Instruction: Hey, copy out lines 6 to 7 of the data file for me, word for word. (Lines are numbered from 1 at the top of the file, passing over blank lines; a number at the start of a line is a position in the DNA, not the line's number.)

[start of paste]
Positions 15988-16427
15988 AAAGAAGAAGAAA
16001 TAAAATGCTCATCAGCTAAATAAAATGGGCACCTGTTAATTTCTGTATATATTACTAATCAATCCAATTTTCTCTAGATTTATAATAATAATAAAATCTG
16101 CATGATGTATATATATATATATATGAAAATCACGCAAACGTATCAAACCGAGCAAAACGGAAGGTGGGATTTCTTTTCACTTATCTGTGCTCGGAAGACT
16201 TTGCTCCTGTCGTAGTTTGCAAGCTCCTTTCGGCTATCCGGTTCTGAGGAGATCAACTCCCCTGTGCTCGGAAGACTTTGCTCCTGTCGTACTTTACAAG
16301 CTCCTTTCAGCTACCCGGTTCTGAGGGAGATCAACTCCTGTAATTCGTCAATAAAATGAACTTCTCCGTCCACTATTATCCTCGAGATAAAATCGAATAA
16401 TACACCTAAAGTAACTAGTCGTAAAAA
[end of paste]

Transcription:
16301 CTCCTTTCAGCTACCCGGTTCTGAGGGAGATCAACTCCTGTAATTCGTCAATAAAATGAACTTCTCCGTCCACTATTATCCTCGAGATAAAATCGAATAA
16401 TACACCTAAAGTAACTAGTCGTAAAAA